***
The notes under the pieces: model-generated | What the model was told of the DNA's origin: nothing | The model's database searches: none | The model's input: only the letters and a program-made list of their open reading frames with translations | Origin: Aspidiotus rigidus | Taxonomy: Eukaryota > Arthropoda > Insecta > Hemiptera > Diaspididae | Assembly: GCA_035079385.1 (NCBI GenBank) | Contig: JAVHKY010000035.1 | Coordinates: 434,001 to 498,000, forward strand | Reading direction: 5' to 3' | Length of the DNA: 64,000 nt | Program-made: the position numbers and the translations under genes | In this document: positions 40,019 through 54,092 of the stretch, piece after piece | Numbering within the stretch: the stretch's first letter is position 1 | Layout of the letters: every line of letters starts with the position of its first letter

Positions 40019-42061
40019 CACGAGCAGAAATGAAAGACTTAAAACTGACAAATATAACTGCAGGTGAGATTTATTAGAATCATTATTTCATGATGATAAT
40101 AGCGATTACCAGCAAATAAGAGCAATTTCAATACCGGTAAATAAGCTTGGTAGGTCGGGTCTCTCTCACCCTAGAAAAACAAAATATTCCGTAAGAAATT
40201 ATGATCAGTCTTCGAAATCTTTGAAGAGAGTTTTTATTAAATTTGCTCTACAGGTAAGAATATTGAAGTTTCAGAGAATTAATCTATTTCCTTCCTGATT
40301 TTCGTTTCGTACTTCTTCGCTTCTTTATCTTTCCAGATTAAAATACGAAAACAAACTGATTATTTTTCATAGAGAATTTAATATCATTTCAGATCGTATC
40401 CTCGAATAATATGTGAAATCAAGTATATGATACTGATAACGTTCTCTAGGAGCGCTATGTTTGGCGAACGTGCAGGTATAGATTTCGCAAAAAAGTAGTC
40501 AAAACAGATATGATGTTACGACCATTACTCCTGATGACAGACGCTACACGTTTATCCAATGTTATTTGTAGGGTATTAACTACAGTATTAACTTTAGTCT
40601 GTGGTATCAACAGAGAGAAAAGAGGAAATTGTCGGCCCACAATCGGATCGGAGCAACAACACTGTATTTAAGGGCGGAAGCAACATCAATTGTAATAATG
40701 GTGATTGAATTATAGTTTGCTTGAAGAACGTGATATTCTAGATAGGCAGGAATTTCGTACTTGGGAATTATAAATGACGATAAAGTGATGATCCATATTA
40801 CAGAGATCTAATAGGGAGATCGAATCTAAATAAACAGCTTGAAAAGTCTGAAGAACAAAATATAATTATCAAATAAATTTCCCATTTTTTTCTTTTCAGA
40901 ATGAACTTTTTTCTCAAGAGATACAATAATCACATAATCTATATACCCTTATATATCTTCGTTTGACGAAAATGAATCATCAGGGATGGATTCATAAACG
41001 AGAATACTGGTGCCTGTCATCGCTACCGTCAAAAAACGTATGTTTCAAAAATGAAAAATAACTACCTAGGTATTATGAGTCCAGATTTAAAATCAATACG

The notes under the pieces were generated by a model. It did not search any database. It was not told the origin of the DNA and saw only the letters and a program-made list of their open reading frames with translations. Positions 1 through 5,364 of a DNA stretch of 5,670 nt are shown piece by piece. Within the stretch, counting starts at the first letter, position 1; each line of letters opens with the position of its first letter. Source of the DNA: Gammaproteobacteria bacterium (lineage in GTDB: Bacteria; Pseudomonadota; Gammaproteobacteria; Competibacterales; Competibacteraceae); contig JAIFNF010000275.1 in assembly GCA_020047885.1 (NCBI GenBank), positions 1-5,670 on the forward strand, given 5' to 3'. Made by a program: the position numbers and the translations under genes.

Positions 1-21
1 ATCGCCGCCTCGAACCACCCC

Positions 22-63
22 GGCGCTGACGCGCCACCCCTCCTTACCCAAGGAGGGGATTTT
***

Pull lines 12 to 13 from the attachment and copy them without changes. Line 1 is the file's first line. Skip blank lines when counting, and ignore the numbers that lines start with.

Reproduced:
40901 ATGAACTTTTTTCTCAAGAGATACAATAATCACATAATCTATATACCCTTATATATCTTCGTTTGACGAAAATGAATCATCAGGGATGGATTCATAAACG
41001 AGAATACTGGTGCCTGTCATCGCTACCGTCAAAAAACGTATGTTTCAAAAATGAAAAATAACTACCTAGGTATTATGAGTCCAGATTTAAAATCAATACG